R’ David Kimchi z”l (Radak; 1160–1235; Narbonne, France) writes: Even the Chukim, about which is it said, “They have no reason,” it is true that they do not have a reason that can be understood by the majority of people. However, a wise person who studies the commandment carefully will find a clear and understandable reason. (Hakdamat Ha’Radak L’Sefer Yehoshua)


“Hashem said to Moshe and to Aharon, ‘Because you did not believe in Me to sanctify Me in the eyes of Bnei Yisrael, therefore you will not bring this congregation to the Land that I have given them.” (20:12)

R’ Levi ben Gershon z”l (“Ralbag”; 1288–1344) writes that this verse should not be understood as punishing Moshe, and Moshe’s hitting the rock is not the immediate reason why Moshe did not enter Eretz Yisrael. Rather, Moshe did not enter Eretz Yisrael because Bnei Yisrael were not worthy at that time of conquering Eretz Yisrael quickly. Yet, if Moshe had entered the Land, he surely would have completed the Mitzvah of conquering Eretz Yisrael in short order (unlike his successor, Yehoshua, who did not complete the conquest even after 14 years). How, then, are we to understand Hashem’s criticism of Moshe in our verse? Hashem is saying: “Maybe, if you had spoken to the rock instead of hitting it, you would have raised Bnei Yisrael to a higher level of faith, such that they would then have deserved to conquer the Land quickly. Then, you could have entered the Land with them!”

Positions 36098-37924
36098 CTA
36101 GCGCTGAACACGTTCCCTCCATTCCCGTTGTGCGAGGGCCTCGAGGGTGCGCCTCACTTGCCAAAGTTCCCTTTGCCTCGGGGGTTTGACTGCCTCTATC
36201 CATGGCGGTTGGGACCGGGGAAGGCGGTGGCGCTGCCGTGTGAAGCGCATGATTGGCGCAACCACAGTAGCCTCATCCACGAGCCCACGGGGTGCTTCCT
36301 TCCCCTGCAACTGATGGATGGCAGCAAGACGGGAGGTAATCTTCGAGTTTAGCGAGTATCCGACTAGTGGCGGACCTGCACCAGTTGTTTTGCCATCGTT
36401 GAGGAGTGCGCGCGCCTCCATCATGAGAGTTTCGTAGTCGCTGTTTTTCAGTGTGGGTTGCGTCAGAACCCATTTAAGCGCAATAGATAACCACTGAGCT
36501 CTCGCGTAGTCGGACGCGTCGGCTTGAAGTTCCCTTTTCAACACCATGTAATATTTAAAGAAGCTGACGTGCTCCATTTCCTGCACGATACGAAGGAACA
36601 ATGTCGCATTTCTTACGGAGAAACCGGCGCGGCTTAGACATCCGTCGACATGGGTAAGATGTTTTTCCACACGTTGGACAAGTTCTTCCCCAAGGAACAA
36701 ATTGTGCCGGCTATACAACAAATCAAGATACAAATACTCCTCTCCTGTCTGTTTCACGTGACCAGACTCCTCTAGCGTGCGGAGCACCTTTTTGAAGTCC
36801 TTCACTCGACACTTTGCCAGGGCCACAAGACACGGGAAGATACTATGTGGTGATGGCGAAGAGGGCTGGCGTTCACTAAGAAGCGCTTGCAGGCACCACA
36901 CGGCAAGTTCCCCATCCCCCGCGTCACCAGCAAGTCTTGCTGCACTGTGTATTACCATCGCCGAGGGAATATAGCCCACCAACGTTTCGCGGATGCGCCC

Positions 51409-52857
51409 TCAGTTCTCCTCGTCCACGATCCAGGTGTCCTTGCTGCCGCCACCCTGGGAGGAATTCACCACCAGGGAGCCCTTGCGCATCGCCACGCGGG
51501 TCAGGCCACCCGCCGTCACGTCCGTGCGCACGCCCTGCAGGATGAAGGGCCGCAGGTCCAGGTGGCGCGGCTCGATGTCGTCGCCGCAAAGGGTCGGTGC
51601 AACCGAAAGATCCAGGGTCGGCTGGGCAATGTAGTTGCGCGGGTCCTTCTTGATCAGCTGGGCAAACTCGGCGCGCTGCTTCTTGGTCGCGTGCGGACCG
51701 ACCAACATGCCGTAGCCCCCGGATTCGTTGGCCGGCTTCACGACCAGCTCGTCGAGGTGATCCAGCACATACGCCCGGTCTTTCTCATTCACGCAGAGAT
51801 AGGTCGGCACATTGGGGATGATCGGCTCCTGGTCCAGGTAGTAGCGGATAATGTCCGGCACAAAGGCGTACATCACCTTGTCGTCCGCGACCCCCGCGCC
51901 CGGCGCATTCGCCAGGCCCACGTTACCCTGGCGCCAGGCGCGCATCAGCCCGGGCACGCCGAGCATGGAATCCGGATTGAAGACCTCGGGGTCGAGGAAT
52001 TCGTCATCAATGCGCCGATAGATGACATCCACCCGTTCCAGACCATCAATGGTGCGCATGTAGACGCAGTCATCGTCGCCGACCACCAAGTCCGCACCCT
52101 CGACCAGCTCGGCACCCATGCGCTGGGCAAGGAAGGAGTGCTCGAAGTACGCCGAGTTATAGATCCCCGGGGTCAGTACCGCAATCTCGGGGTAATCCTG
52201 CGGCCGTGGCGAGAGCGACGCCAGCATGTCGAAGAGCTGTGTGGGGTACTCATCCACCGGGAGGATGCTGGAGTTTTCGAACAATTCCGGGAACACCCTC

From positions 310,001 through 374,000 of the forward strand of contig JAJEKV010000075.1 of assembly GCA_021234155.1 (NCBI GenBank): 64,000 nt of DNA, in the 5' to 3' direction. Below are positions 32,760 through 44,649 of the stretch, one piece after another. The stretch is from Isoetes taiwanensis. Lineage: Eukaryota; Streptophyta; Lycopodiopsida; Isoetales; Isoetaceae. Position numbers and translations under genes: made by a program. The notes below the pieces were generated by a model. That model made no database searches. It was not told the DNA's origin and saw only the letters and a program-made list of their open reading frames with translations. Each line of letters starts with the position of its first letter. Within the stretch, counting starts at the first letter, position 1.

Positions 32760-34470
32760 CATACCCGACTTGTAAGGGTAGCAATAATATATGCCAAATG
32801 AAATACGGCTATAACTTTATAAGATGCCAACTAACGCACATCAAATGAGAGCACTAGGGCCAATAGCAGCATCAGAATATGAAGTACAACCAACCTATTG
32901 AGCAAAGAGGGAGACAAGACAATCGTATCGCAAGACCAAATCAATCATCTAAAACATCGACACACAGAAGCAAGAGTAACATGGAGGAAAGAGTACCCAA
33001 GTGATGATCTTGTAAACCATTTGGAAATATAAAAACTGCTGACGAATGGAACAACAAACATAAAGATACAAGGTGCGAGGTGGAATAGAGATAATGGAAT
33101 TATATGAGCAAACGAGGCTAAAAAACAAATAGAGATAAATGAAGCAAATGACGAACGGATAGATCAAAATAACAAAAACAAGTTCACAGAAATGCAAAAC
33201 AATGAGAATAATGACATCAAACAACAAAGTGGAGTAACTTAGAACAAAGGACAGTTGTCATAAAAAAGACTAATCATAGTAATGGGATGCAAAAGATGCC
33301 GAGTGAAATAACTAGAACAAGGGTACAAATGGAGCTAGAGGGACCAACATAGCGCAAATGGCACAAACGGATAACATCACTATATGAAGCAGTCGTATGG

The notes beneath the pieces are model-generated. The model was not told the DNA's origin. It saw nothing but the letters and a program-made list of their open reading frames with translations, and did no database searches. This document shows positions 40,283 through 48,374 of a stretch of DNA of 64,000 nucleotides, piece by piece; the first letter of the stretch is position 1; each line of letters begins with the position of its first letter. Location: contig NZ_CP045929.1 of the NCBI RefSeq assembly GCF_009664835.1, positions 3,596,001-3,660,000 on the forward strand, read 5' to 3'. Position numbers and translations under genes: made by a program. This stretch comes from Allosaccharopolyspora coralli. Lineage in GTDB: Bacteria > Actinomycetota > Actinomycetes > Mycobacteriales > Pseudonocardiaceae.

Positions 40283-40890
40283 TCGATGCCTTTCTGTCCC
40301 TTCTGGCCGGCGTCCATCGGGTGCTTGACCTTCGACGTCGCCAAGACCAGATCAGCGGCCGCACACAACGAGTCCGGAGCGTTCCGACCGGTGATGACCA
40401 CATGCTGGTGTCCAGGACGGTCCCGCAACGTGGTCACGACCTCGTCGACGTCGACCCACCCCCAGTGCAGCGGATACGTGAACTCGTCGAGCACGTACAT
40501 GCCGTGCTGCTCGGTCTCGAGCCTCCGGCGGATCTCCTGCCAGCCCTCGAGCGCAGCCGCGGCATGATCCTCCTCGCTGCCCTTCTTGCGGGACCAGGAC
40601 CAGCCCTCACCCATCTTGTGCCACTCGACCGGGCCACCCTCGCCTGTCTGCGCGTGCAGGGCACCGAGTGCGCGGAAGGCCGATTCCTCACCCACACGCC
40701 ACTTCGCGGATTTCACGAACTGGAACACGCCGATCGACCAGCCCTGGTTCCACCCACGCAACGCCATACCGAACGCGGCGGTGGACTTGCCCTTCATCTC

Ralbag continues: This understanding is proven by a number of verses. We read that Hashem said to Yehoshua (Yehoshua 1:2): “Moshe, My servant, has died. Now, arise, cross this Jordan [River], you and this entire people . . .” Hashem calls Moshe “My servant,” a term reserved for exceptionally righteous people, indicating that Moshe had not sinned. Also, Moshe himself told Bnei Yisrael (Devarim 1:37), “With me, as well, Hashem became angry because of you, saying, ‘You, too, shall not come there’.” Moshe would not have blamed Bnei Yisrael for his inability to enter the Land if it had been his own fault. (Commentary to Yehoshua, ch.1, “Ha’to’elet Ha’shelishi”)


“Elokim came to Bil’am.” (22:9)